* In Creator/DanAbnett's Literature/GauntsGhosts novel ''His Last Command'', the Dev Hetra, being NewMeat and {{Blue Blood}}s, are very fancifully dressed. They in fact scorn Ludd because his clothing is rumpled after running over a battlefield to reach them.
** Earlier in the series, contrasting the Ghosts' uniforms to those of [[BlueBlood aristocratic]] units always shows the Ghosts' as more subdued. (Better for subterfuge at any rate.) Conversely, one mark that they can integrate with the Belladon soldiers is that the Belladons take their advice about darkening their insignia so it doesn't show up on the battlefield.
** Also, the first novel features a regiment with very shiny armor, that can be made unshiny when required.
* In JamesSwallow's ''TabletopGame/{{Warhammer 40000}}'' Literature/BloodAngels novel ''Red Fury'', when the Blood Angels and Flesh Tearers meet, one of the Blood Angels suspects that -- with the Flesh Tearers' unadorned power armor and the gold filigree, rubies, votive chains and other adornment on the Blood Angels' -- the Flesh Tearers take them for peacocks.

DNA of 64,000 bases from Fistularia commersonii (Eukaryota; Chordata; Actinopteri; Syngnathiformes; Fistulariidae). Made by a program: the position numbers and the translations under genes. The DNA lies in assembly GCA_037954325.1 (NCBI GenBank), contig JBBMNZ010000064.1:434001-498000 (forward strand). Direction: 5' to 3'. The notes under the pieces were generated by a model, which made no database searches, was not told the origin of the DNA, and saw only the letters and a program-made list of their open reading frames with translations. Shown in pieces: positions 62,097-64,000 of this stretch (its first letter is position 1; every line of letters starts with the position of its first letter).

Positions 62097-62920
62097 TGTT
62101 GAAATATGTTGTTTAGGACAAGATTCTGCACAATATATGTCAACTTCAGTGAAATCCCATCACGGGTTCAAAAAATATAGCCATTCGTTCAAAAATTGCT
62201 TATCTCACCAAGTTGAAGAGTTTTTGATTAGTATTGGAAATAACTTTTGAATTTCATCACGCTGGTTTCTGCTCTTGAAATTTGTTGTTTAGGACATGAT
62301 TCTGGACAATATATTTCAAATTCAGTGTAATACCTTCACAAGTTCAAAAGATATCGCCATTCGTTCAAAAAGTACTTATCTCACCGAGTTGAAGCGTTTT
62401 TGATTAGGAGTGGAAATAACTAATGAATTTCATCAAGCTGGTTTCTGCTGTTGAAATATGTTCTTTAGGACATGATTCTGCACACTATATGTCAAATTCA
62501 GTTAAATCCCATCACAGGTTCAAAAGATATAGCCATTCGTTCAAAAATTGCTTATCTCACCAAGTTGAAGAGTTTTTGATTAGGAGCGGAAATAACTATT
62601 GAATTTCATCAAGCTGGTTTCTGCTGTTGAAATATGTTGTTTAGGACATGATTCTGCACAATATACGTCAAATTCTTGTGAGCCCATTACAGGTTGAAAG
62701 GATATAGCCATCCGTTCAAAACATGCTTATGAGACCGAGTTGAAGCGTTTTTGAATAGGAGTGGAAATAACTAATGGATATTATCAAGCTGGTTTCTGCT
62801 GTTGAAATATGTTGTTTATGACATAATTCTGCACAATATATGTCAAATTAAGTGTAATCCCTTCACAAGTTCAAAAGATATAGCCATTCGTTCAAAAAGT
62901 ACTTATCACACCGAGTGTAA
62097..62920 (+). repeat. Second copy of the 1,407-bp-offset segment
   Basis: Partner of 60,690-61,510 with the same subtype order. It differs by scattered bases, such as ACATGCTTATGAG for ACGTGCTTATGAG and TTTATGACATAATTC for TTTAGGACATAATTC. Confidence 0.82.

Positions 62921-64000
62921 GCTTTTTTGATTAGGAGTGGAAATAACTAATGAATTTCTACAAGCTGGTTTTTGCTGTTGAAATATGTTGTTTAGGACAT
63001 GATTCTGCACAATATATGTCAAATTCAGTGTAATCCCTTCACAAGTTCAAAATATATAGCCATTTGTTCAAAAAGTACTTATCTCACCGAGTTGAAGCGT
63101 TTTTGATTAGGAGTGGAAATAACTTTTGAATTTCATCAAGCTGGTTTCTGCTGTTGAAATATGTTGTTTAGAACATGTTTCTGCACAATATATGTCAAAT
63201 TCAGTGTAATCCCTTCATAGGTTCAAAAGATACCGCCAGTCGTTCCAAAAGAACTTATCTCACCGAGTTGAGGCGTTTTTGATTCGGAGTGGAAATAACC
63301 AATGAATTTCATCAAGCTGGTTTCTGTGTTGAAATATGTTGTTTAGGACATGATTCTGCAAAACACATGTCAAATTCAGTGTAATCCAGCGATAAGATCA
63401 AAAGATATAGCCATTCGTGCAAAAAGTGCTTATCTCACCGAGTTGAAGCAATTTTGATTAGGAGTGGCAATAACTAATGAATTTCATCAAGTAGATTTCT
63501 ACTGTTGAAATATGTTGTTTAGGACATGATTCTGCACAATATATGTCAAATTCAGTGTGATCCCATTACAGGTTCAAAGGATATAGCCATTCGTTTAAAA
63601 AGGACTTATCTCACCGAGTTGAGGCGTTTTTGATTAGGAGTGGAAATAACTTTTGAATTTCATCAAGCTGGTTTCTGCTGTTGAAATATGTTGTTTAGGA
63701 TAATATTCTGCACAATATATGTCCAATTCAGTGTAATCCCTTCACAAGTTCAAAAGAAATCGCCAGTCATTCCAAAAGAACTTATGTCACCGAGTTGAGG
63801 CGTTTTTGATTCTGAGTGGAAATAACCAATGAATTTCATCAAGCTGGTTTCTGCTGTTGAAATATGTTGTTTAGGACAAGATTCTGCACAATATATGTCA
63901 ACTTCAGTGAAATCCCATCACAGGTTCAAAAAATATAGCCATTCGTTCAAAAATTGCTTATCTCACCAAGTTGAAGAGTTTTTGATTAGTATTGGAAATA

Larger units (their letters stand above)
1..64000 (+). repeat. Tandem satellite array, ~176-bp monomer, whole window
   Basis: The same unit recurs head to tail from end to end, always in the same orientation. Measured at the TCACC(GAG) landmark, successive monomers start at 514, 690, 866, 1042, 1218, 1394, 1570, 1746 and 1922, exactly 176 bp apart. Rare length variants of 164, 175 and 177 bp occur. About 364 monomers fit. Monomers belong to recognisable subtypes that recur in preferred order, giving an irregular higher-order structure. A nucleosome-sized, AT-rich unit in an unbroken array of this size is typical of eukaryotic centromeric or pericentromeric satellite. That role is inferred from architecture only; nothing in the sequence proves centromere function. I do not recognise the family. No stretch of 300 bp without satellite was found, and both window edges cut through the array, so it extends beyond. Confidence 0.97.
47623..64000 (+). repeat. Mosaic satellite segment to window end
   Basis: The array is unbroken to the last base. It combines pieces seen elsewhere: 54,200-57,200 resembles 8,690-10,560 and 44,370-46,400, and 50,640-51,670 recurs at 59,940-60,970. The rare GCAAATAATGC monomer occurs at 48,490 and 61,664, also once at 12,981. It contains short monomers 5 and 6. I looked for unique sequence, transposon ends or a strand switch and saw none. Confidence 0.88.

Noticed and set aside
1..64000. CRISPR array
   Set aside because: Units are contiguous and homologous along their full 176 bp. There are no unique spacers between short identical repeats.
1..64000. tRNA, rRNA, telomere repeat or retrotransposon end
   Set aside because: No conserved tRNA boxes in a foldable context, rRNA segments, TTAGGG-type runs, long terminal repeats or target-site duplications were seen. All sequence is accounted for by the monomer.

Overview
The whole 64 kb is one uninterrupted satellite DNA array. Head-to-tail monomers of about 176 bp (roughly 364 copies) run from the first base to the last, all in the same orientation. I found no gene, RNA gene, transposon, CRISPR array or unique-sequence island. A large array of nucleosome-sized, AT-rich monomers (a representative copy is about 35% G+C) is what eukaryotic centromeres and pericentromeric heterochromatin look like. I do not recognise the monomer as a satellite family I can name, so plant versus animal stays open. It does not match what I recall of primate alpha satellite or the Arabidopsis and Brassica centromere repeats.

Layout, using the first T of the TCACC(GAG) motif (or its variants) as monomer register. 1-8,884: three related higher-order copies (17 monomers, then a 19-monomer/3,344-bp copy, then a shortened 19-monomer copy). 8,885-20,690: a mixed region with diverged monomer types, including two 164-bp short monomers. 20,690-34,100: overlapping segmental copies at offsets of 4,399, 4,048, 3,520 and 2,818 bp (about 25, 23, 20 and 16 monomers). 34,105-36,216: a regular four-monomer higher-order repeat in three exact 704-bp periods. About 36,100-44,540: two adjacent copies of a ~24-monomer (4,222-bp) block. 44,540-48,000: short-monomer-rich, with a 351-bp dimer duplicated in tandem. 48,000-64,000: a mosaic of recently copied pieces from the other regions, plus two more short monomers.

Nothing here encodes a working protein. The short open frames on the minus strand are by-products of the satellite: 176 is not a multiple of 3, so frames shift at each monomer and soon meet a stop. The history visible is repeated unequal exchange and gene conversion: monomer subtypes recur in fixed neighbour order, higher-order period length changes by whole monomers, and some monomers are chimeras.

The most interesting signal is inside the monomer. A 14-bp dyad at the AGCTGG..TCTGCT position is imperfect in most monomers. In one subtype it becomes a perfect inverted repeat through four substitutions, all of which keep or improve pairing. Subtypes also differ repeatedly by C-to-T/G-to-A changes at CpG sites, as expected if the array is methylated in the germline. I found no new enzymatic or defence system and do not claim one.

* The Literature/InheritanceCycle has Fadawar, who wears golden armour, although this may simply be a ceremonial dress uniform (although, it says a lot for his strength that he can walk about in it).
* Averted in the Literature/{{Lensman}} novels. Most of the Galactic Patrol wears flashy dress uniforms, but the uniform of an Unattached Lensman is plain gray leather with no ornamentation at all.
* Ras the Exhorter in Literature/InvisibleMan applies this trope heavily after becoming [[NamesToRunAwayFromReallyFast Ras the Destroyer]], though rather than using gold and such, he wears "the costume of an Abyssinian chieftain." The narrator mocks him for it, but at least the spear comes in handy.